The K Nearest Neighbor (KNN) algorithm is a simple and intuitive supervised machine learning algorithm. It is used for both classification and regression tasks. K Nearest Neighbor (KNN) works based on the assumption that similar data points tend to belong to the same class.
Here’s how the KNN algorithm works:
- Training Phase: During the training phase, the algorithm simply stores the feature vectors and corresponding class labels (for classification) or output values (for regression) of the training dataset.
- Prediction Phase: When a new data point needs to be classified or predicted, the KNN algorithm follows these steps:
- Calculate the distance between the new data point and all the training data points. The most common distance metric used is the Euclidean distance, but other distance measures can also be used.
- Select the K nearest neighbors to the new data point based on the calculated distances. K is a user-defined parameter.
- For classification, determine the class label based on the majority vote of the K nearest neighbors.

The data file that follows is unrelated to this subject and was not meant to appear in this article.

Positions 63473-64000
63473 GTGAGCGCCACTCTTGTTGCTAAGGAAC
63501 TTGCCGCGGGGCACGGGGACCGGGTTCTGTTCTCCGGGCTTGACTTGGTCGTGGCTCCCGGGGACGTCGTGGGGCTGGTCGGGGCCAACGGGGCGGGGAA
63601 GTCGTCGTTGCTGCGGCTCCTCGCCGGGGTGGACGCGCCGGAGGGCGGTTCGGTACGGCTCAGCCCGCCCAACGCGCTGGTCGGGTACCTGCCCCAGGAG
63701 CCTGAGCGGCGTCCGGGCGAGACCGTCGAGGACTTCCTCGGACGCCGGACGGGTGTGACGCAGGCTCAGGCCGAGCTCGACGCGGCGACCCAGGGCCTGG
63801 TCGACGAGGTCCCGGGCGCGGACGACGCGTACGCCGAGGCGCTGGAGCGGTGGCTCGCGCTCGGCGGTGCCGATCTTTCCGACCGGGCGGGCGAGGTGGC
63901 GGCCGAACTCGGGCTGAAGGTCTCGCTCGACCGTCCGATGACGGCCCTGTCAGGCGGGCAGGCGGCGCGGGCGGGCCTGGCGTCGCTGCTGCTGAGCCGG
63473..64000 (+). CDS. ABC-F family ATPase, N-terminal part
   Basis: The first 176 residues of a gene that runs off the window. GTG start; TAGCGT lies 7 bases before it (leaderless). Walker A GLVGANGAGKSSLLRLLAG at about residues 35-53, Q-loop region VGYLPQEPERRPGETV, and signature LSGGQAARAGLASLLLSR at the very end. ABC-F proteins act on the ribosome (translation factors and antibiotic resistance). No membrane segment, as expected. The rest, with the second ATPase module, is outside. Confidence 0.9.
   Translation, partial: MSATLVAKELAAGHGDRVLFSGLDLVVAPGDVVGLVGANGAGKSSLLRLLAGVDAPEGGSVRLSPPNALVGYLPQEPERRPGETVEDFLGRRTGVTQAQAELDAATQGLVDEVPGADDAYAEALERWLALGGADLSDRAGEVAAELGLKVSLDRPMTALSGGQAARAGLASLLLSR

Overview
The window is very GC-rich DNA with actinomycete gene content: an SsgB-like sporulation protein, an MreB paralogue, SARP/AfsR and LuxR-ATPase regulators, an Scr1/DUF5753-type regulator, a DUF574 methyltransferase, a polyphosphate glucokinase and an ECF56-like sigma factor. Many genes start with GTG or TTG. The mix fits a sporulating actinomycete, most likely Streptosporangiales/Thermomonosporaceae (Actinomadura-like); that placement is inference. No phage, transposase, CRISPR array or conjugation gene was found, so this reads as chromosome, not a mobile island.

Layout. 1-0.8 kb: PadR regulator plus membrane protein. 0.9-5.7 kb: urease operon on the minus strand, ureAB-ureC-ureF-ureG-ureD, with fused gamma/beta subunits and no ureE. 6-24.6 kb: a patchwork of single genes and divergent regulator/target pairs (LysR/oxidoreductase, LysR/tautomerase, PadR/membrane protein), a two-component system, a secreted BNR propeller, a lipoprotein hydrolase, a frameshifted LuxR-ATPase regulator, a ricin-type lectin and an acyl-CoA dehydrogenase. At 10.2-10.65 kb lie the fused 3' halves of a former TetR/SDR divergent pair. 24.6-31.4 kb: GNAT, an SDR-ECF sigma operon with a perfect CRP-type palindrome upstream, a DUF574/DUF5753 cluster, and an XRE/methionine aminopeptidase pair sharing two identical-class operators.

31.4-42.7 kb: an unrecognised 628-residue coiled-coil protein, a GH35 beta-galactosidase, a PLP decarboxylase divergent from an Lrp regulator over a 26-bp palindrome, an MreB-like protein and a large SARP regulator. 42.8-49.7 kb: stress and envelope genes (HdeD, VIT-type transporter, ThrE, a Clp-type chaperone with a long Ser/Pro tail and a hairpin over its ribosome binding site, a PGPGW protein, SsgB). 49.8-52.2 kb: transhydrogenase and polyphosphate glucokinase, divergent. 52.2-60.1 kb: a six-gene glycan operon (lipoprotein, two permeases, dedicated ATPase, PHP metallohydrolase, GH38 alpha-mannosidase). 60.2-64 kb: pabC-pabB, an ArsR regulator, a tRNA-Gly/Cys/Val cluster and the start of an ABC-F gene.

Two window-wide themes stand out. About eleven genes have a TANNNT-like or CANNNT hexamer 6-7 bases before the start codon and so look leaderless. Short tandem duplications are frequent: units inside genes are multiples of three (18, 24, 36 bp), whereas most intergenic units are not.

- For regression, calculate the average or weighted average of the output values of the K nearest neighbors. This average becomes the predicted output value for the new data point.
The choice of K is crucial in the KNN algorithm. A smaller K value tends to make the decision boundary more flexible and prone to noise, while a larger K value makes the decision boundary smoother but may lead to a loss of detail.
Some important considerations for using the KNN algorithm include:
- Feature scaling: Since KNN relies on distance measures, it is important to scale or normalize the features to ensure that no single feature dominates the distance calculation.
- Handling categorical features: To enable distance calculations, it is necessary to properly encode or transform categorical features into numerical values.
- Handling imbalanced data: In classification tasks, imbalanced class distributions can affect the majority voting. To address this issue, one can utilize techniques such as weighted voting or resampling.
Overall, the KNN algorithm is easy to understand, interpretable, and applicable to various domains. However, it can be computationally expensive for large datasets, as it requires calculating distances for each new data point against all training data points.